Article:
An evangelical chaplain presides over a diminishing Protestant majority.

The Protestant cadet chapel almost soars above the U.S. Military Academy at West Point. Its light, Gothic inspiration was deliberately topped, however with a heavy, bastion tower to convey military imperturbability. Just beneath its squat silhouette, the 4,000 co-ed Cadet Corps is anything but stolid. The rapid flux at West Point includes dramatic change in the religious environment.

Always Protestant since its founding in 1802, the Cadet Corps, if present trends continue, will soon have a Roman Catholic majority. In the entering class of 1985, the largest in history with 1,527 plebes, there are more Roman Catholics than Protestants.

Within the reduced Protestant ranks there are far fewer mainline Methodists, Presbyterians, and Congregationalists, and more Baptists and nondenominational sectarians. The long tradition of genteel Southern Episcopalians braced with some Calvinism is giving way to a broader evangelicalism and assertive personal religion. For a century, it sufficed morally at the Point to be a Christian gentleman. Now, in addition, you had best be a “born-again” Christian.

And other religious persuasions—the Mormons, Moonies, Eastern Orthodox, and Jews—are making their moves among the Corps.

The official spokesman and coordinator for all this religious ferment is the senior cadet chaplain, Richard P. Camp, Jr., who reflects both the lingering grasp of tradition on the Corps and ecumenical changes occurring willy-nilly.

A graduate of Wheaton College and Gordon-Conwell Theological Seminary, Dick Camp is quiet spoken, introspective, and highly respectful of tradition. He has the virtue at West Point of being very athletic at 44 years of age. As one of his parishioners told me, “It helps if you want to pastor cadets to be able to jog five miles a day with them.”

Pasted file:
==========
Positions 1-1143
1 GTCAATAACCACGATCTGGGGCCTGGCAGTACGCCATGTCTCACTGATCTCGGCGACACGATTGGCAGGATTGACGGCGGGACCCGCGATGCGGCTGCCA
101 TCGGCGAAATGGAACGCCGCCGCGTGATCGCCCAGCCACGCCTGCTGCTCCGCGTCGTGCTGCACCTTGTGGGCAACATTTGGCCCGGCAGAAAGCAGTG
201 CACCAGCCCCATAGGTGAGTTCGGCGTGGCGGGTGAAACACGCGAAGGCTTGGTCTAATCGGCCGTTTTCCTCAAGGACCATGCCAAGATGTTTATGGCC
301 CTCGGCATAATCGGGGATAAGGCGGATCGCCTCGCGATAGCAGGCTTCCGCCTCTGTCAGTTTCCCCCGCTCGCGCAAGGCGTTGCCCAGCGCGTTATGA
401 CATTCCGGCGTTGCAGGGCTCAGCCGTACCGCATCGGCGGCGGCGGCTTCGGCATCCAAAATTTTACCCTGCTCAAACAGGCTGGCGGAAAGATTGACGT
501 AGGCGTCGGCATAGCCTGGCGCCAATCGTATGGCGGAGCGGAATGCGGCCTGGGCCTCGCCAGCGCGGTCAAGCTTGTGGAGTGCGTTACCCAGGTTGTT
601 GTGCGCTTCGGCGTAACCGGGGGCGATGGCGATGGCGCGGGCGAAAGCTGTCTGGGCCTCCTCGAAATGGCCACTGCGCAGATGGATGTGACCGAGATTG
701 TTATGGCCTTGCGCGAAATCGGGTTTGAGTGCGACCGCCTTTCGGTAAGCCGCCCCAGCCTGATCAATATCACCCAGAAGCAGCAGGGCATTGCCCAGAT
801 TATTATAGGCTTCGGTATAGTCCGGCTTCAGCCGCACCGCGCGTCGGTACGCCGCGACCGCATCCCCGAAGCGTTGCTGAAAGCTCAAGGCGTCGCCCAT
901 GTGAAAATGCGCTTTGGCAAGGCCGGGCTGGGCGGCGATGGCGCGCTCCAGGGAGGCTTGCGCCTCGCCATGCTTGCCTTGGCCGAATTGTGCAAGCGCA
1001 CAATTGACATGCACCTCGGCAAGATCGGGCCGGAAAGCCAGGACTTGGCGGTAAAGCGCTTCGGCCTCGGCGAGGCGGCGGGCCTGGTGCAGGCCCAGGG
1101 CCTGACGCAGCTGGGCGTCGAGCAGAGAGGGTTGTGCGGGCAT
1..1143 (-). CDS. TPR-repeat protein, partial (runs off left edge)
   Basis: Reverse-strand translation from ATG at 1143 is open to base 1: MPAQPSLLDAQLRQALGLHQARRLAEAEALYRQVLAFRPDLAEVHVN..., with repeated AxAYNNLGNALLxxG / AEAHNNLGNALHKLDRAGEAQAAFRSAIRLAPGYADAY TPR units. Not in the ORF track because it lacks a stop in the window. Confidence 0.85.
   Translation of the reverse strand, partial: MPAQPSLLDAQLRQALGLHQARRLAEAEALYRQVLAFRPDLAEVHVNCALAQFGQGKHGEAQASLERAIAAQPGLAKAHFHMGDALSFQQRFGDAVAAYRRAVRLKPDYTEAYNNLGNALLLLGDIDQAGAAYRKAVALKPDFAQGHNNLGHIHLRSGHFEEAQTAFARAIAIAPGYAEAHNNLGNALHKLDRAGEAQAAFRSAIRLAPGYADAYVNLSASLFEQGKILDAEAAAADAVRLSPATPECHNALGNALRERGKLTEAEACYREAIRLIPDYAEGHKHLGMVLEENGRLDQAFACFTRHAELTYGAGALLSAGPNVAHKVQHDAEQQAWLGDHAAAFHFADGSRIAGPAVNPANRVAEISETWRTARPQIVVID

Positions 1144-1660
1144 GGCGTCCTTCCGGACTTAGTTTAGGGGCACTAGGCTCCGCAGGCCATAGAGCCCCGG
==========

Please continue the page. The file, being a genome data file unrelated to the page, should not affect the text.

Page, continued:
Selected for the Associated Press Little All-American football squad as an undergraduate, Camp has coached the academy’s 150-pound football team for several years. The Fellowship of Christian Athletes as well as “huddle groups” of informal prayer and witness sessions among athletes are facets of his ministry.

Camp has numerous coministers. Two other Protestant cadet chaplains are on his staff, and he coordinates two Roman Catholic priests and four full-time Protestant workers whose salaries are paid by outside groups. Other part-time professionals include a Jewish rabbi and many lay volunteers. All minister to just over 4,000 cadets.

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There are anomalies in Chaplain Camp’s role at West Point. A civilian and an independent Baptist, he is pastor to a congregation overwhelmingly military. It is one a good many army chaplains would like to have. He inherited a liturgy that is on the formal side and retains it. The vast nave of the cadet chapel is infrequently packed with cadets since the Supreme Court ruled mandatory chapel attendance to be unconstitutional. Many of Chaplain Camp’s fellow Baptists are absent from his diminished flock because they, along with the Lutherans and the Episcopalians, have formed three separate congregations.